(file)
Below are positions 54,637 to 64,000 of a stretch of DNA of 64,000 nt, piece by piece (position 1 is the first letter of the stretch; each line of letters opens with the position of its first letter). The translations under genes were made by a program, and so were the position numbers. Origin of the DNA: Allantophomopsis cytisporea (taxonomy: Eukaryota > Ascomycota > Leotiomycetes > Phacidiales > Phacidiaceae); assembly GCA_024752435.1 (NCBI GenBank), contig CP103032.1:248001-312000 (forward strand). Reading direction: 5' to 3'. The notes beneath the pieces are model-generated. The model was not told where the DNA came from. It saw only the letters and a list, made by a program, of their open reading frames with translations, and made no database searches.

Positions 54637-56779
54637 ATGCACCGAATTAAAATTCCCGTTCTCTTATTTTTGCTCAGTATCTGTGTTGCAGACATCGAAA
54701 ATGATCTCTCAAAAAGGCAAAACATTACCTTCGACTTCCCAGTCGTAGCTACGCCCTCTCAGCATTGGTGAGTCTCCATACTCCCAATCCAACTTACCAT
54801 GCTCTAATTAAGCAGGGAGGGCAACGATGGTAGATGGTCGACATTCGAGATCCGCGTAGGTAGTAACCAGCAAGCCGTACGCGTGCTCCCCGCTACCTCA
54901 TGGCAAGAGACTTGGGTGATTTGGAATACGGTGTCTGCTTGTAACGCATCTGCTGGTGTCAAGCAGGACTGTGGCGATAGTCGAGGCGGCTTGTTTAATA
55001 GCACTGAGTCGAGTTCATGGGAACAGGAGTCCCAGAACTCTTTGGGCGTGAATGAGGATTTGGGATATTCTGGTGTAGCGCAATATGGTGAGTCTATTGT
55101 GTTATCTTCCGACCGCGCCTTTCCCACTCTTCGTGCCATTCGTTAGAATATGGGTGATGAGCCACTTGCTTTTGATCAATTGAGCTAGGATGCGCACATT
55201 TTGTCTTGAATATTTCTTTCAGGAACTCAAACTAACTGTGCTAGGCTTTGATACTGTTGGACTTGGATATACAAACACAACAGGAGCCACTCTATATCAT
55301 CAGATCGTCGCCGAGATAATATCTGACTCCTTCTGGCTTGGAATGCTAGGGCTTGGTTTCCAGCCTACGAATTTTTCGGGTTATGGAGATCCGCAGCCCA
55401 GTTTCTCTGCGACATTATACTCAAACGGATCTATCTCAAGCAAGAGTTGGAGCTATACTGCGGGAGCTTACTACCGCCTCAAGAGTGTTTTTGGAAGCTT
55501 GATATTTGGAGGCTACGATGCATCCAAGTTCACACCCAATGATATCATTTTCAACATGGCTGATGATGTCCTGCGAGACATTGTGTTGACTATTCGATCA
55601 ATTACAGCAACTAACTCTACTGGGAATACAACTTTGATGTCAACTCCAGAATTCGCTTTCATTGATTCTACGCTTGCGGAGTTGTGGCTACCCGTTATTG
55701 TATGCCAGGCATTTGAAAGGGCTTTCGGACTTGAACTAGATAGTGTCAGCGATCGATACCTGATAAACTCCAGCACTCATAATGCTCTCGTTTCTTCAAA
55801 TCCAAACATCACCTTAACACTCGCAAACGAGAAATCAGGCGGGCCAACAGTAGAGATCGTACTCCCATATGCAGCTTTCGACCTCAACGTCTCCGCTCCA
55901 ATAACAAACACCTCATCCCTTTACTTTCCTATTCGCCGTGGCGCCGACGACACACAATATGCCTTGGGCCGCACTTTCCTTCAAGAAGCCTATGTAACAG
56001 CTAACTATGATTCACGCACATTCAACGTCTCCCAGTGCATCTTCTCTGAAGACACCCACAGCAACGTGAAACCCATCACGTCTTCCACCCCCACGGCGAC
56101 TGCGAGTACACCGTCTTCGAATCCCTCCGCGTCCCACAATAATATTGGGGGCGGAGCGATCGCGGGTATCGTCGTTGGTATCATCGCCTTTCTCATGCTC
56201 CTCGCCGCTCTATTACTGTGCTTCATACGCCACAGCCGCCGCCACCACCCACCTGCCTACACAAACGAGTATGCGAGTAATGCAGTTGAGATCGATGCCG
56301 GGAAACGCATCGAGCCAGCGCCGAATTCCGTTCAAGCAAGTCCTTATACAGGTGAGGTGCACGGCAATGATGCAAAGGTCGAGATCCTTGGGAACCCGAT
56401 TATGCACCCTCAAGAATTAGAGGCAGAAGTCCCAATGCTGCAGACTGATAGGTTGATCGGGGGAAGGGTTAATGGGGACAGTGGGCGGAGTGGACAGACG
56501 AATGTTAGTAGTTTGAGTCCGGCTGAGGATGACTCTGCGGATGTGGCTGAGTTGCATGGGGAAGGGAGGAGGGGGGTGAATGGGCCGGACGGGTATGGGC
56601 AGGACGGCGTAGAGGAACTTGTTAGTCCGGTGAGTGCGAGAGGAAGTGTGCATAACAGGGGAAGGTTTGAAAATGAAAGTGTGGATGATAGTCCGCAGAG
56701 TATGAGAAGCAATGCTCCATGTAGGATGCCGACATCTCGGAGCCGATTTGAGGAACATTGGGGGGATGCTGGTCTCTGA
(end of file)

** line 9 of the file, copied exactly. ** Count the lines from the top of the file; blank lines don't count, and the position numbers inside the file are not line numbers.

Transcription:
55201 TTGTCTTGAATATTTCTTTCAGGAACTCAAACTAACTGTGCTAGGCTTTGATACTGTTGGACTTGGATATACAAACACAACAGGAGCCACTCTATATCAT